As mentioned before, I’ve visited Gabon many times. Some of these trips were to carry out regular pilot checks when we were operating there, and later to audit aviation contractors for oil companies. What follows is a small collection of experiences I had in the country. I don’t think I ever had a trip which didn’t have something unusual occur.
We supplied a helicopter for the Minister of the Environment during the 1998 election campaign. Although I spent a few weeks there, I didn’t do a lot of flying as the minister spent much time talking. It was interesting in that we visited tiny villages where crude helicopter landing areas had been cleared. Landings at some were a nightmare of dust and debris. Villagers performed tribal dances for the minister, I had a night out with his security guards at the local shebeen and I learned the only way to cook manioc so that it wasn’t totally disgusting. During one idle period when I was told to stand by in case I was needed, I watched the whole embarrassing interview of President Clinton following his affair with Monica Lewinski.
One of our pilots was sent to Brazzaville in the Republic of Congo by the French owner of the charter company to which we were contracted. What this devious Frenchman did not tell our man was that overnight an attempted coup had taken place, and Brazzaville was a combat zone. This owner was to be paid a substantial sum to assist the incumbent president of Congo, meaning, I presume, to get him out of danger. When our man landed, unaware he was flying into a war zone, he was helped by the French military pilots of the presidential helicopter and told he should get out as soon as possible, which he did – under fire. The owner claimed he didn’t know of the fighting. Nice – send a civilian pilot into a combat zone without telling him what’s going on.
This particular owner later fell foul of the ruling Bongo clan (the Bongo family have ruled Gabon since 1967) and left the country in a hurry. His company was appropriated by the government and a new female CEO, who was also a Bongo, was appointed.
Later in my career, when I was doing safety audits and not flying, my experiences took on a different dimension. Once, I arrived on an international flight that was late. I got my bag and rushed to the office of the company that flew to Port Gentil, the main oil centre in the country. They sold me a ticket and said the aircraft was departing. A man rushed me through the barriers without any restrictions and onto the tarmac where the aircraft had already started engines. The cabin crew member had pulled up the steps and was about to close the door while the machine began to taxi to the runway. My man ran ahead of me shouting and gesticulating at the crew, who stopped the aircraft. The steps were lowered, I clambered up them with my bag, and we were off. Can you imagine doing that today with all the security in place? Can you imagine an aircraft stopping its taxi to let a late passenger board? That’s Africa for you.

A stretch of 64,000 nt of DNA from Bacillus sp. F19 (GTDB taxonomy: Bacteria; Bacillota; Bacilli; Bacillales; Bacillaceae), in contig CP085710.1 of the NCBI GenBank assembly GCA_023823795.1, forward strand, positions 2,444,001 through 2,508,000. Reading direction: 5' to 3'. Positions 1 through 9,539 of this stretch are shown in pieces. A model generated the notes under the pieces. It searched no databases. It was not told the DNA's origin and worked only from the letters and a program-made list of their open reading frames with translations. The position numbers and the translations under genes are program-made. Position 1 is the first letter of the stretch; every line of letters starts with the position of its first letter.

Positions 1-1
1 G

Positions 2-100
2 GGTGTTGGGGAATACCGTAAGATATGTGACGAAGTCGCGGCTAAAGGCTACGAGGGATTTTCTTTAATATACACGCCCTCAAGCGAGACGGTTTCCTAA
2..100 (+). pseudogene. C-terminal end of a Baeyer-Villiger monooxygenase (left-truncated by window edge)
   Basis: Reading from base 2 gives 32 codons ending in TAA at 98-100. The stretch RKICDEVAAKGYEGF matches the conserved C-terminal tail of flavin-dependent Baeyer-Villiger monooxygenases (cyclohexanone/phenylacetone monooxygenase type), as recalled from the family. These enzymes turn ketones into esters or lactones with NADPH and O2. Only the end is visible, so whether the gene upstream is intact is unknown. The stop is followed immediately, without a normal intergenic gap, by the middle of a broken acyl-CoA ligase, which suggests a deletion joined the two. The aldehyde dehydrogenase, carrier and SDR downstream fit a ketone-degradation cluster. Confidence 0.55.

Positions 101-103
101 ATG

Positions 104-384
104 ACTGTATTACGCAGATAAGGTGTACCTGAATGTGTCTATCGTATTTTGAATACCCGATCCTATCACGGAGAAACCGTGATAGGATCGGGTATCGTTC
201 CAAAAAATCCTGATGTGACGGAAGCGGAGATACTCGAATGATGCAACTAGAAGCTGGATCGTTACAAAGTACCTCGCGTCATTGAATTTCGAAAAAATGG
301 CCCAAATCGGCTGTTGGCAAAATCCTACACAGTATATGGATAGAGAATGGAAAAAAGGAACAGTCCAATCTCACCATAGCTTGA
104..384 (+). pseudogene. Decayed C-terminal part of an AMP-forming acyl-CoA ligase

I was to inspect a helicopter landing pad in the forest where the oil company were going to drill. Because the helipad had not been cleared for operations, the only way to reach it in a day was by boat. My host was a large man who, after he decided to trust me, said he opposed the government and had demonstrated against the Bongo regime. He had been imprisoned and tortured but was then freed.
He organised a boat for us, and we set out for the drill site. The vessel was about 15ft long, open and driven by an outboard engine. Libreville edges the wide Gabon Estuary. We had to travel up this for a couple of hours before entering a tributary and sailing up that for an hour. It was a great day out and a radical departure from my usual activities at the airport.
I enjoy mucking about in boats and have sailed a bit, but I don’t like water, I’m scared of it and all the nasty things that lurk in it. The boat, therefore, presented a problem. The water in the estuary was choppy and we bounced and slapped our way over it before reaching the calmer waters of the river. I was resting my forearm on the gunwale as we thumped through the waves and suddenly felt a sharp pain in my skin. A crack had appeared in the side of the boat and was opening and closing as we smashed through the choppy water, pinching my arm.
Essentially, the boat was in the process of splitting in two. Admittedly, it had a long way to go before the crack spread through the hull, but I wasn’t happy about it. I pointed the crack out to the crewman, who just grinned happily at me. Obviously it didn’t matter until it failed. An attitude, unfortunately, that existed in the aviation community as well.
Writing progress is that the first draft of Running Forever, the sequel to Thirty-Four, is complete. I shall go over it again after leaving it alone for a few weeks. It needs more atmosphere and perhaps some better descriptions before sending it to a professional editor. In the meantime, I’ve almost finished a new short story called The Facilitator.
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